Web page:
There are hands in Tihar that have stolen, burgled and, in many cases, even murdered. On Monday, all these hands and more found themselves lost in the grip of a man who is seven feet and three inches tall and weighs 190 kg.
The Great Khali is no criminal, but his presence in India's biggest prison had little to do with crime.
Spotting the 37-year-old commercial wrestling star The Great Khali, mobbed as he was by hundreds of fans at Tihar jail, as he delivered a pep talk to lift the spirits of young inmates on Monday was easy.
Born as Dilip Singh Rana in 1972 at Dhirana in Himachal Pradesh, India's most famous export to the World Wrestling Entertainment (WWE) in the US spoke in a Hindi laced with a thick Punjabi accent.
He asked the inmates to "desist from taking short cuts in life."
"We can all make a mistake," he said, "but don't make any more after the first. Always, take the path of truth. Always," Khali said. He was speaking impromptu and looked unhurried.
He received the loudest applause when he addressed the inmates as 'hum (we)' and warned them to "stay away from politicians who use and then throw away people like us."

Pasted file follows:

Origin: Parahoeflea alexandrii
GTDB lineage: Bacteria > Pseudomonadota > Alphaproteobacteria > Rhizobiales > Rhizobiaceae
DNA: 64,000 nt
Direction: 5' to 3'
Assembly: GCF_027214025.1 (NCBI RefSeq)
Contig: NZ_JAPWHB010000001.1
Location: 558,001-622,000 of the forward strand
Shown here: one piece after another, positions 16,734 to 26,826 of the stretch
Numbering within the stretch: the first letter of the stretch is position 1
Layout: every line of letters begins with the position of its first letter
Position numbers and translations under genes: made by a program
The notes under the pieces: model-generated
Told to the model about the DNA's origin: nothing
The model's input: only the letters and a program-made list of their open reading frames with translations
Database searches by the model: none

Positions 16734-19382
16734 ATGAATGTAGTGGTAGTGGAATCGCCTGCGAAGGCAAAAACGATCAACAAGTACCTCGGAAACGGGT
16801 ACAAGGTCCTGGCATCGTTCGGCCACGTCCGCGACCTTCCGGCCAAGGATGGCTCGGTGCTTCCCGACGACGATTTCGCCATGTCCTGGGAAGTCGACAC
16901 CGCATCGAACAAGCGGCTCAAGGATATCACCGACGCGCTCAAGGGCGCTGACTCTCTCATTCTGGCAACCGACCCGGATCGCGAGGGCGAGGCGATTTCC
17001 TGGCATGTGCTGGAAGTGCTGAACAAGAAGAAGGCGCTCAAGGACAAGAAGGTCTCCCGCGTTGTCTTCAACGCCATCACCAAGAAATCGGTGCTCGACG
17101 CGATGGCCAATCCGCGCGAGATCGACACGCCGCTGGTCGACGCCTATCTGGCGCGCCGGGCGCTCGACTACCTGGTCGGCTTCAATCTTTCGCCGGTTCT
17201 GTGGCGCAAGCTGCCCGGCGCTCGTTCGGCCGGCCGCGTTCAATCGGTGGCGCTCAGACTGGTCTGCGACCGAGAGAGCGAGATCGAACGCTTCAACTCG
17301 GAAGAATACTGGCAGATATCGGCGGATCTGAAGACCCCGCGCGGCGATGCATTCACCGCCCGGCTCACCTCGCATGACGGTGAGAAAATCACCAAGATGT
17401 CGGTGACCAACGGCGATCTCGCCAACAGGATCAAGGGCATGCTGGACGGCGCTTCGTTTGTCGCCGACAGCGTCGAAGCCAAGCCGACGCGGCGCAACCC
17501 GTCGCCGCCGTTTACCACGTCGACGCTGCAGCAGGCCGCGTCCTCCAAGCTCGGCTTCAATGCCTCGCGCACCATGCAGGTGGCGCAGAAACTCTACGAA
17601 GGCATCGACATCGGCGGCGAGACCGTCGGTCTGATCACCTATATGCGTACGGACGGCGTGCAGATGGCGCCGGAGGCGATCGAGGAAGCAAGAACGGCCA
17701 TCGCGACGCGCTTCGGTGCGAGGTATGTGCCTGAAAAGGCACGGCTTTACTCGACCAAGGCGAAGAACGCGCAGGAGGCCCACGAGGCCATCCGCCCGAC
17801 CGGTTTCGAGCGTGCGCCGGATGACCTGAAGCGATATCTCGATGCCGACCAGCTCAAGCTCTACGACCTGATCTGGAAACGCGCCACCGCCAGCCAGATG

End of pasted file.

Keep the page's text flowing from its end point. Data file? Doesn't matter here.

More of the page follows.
Clad in a blue jacket, a sky blue shirt and cream trousers, Khali enjoyed the performance of a Bhangra troupe at the start of the function.
Sporting dark sunglasses, he sat erect on a sofa with his legs crossed.
He didn't waste any time before scribbling 'Khali' on the yellow 'post-its' carried by his young under-14 fans and the children of jail officials.
HT asked Khali on whether his fan following in India overwhelmed him?
"For my bachche log (kids) in India, I am setting up a school in Jalandhar dedicated to the teaching of professional wrestling," he replied in his husky voice.
On being asked if he was now at peace with his WWE rival the Undertaker, a character performed by Mark Callaway, Khali said, "Kabhi dosti, kabhi dushmani, chalti hai (at times friendship, enmity at other times, it goes on)."
Khali walked with a limp in his custom-made black hiking boots sized 18. "I got injured, but I am not getting time to recuperate," he said.
A picture of calm inside Tihar, the 190 kg Khali got riled just once when a scrawny, old inmate challenged him.
"They say professional wrestlers are fake, when battered they still get up," the inmate said flashing a toothy grin. "That's incorrect. The one who falls, will get up eventually," Khali said, his face red.